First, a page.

In this post, I’ll show you how you can use Emacs and orgmode to query live data from any RESTful webservice, and then use that data in orgmode tables, a really great way to get live table-based calculation and display functionality in your rich orgmode-based documentation.
As an example, we will query live ticker data from the Kraken cryptocurrency exchange, and then use the current trading values of two different cryptocurrencies to calculate a fictitious investor’s position.
There’s a short YouTube video accompanying this post that demonstrates how the whole business works. Read on for more details!
RESTful webservice: Kraken ticker info
Ticker info can be easily and freely pulled from the Kraken API. For example, if you go to https://api.kraken.com/0/public/Ticker?pair=ETHEUR,XBTEUR using your browser, you should see returned JSON looking something like the following extremely redacted example:
I can specify any number of pairs, but for the sake of exposition we’re going to work with Bitcoin in Euro, and Ethereum in Euro.
Query the ticker webservice using emacs-lisp
Next we’ll write some emacs-lisp code to embed in our orgmode file. In this case, this blog post is actually an orgmode file which I shall later export to wordpress.
The code makes use of TKF’s great request.el package, installable from MELPA. I started with one of the examples on the request.el github, and then used the shiny new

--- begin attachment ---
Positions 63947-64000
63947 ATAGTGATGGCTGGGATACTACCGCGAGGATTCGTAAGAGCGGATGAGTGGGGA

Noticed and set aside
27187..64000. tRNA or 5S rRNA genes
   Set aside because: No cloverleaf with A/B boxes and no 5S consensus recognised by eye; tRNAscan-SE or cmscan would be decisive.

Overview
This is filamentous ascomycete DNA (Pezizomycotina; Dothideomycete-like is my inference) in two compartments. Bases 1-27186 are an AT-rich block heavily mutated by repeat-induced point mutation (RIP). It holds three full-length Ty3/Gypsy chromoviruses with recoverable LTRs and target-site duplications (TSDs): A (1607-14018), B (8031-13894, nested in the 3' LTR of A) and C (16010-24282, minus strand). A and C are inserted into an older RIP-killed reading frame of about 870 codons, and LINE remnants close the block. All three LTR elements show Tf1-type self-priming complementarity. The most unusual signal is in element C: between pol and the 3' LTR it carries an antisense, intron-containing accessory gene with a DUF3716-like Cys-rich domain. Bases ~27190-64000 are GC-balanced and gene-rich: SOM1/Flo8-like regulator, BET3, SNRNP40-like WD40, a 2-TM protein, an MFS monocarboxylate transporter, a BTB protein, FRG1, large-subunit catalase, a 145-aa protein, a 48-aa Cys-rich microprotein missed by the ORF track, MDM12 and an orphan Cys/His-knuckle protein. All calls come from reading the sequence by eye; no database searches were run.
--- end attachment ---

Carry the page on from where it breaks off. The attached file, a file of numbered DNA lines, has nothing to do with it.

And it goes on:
let-alist macro to extract the first element of the
c key (the last traded price) of the
result - PAIR hierarchy.
The eth-eur and btc-eur pairs are stored in the
cpb-kraken-xbteur variables respectively.
The code is embedded in this orgmode document using org-babel, i.e. in an
emacs-lisp source code block:
Whenever I press
C-c C-c with my cursor anywhere over the code, it will retrieve the current values into emacs-lisp variables, and the recalculate the table shown below.
Use the ticker data in a spreadsheet-like table
Next, we construct the orgmode table. If you have never done this with Emacs orgmode, you should try it. The UX for quickly making and maintaining text-mode tables is breathtaking. The table as you see it below is the HTML representation (generated by Emacs and orgmode) of the plaintext table as it lives in this org file:
|coin||units||curr unit price||curr val||frac|
Everything in column 3 and to the right, and in the last row, is calculated based on the ticker values we have pulled in using the emacs-lisp code above. The table will update whenever I press
C-c C-c on the embedded code block, as it ends with
(org-table-iterate-buffer-tables), meaning to recalculate all tables in this file, until convergence.
The orgmode formula editor (shortcut
C-c ‘), enables you to edit all cell formulas with live highlighting of the references. The editor interface looks like this:
# Field and Range Formulas @2$3 = '(format "%f" cpb-kraken-etheur) @2$4 = $2*$3 @2$5 = $4/@II$4;%.2f @3$3 = '(format "%f" cpb-kraken-xbteur) @3$4 = $2*$3 @3$5 = $4/@II$4;%.2f @4$1 = '(format "%s" cpb-kraken-timestamp) @4$4 = vsum(@I..@II)
As you can see, I pull in the three variables retrieved and calculated by the
emacs-lisp code using snippets of lisp. The other formulas are the standard
spreadsheet fair with an orgmode flavour.
@2$3 for example refers
to the third column in the second row.
I can make any number of tables in this same file, depending on values from either the lisp code, or other tables. As per usual, I can export the file to PDF, HTML, ODF or even to a wordpress site, as I’m doing right now.